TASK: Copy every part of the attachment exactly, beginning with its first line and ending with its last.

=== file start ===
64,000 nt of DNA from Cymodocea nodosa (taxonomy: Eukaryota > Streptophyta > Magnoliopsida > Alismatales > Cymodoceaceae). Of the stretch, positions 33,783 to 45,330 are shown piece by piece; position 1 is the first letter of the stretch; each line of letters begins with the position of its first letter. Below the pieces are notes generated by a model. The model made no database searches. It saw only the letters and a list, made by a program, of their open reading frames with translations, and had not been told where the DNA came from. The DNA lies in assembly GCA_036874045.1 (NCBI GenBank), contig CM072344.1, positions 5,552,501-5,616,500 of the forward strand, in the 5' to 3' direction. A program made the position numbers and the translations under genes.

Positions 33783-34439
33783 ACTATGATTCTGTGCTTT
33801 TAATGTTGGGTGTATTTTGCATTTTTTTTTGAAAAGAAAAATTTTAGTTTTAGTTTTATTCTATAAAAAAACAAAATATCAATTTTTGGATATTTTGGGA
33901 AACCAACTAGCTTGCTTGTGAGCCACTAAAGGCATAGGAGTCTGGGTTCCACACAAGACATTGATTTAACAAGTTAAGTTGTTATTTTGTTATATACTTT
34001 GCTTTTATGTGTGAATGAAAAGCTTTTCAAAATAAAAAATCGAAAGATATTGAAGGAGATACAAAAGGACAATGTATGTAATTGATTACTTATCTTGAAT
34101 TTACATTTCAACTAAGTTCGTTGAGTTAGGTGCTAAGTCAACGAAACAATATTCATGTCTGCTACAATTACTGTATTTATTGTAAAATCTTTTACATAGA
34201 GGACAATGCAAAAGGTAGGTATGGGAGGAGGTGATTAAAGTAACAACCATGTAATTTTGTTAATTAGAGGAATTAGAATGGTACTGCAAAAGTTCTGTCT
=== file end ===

64,000 nt of DNA from Cymodocea nodosa (taxonomy: Eukaryota > Streptophyta > Magnoliopsida > Alismatales > Cymodoceaceae). Of the stretch, positions 33,783 to 45,330 are shown piece by piece; position 1 is the first letter of the stretch; each line of letters begins with the position of its first letter. Below the pieces are notes generated by a model. The model made no database searches. It saw only the letters and a list, made by a program, of their open reading frames with translations, and had not been told where the DNA came from. The DNA lies in assembly GCA_036874045.1 (NCBI GenBank), contig CM072344.1, positions 5,552,501-5,616,500 of the forward strand, in the 5' to 3' direction. A program made the position numbers and the translations under genes.

Positions 33783-34439
33783 ACTATGATTCTGTGCTTT
33801 TAATGTTGGGTGTATTTTGCATTTTTTTTTGAAAAGAAAAATTTTAGTTTTAGTTTTATTCTATAAAAAAACAAAATATCAATTTTTGGATATTTTGGGA
33901 AACCAACTAGCTTGCTTGTGAGCCACTAAAGGCATAGGAGTCTGGGTTCCACACAAGACATTGATTTAACAAGTTAAGTTGTTATTTTGTTATATACTTT
34001 GCTTTTATGTGTGAATGAAAAGCTTTTCAAAATAAAAAATCGAAAGATATTGAAGGAGATACAAAAGGACAATGTATGTAATTGATTACTTATCTTGAAT
34101 TTACATTTCAACTAAGTTCGTTGAGTTAGGTGCTAAGTCAACGAAACAATATTCATGTCTGCTACAATTACTGTATTTATTGTAAAATCTTTTACATAGA
34201 GGACAATGCAAAAGGTAGGTATGGGAGGAGGTGATTAAAGTAACAACCATGTAATTTTGTTAATTAGAGGAATTAGAATGGTACTGCAAAAGTTCTGTCT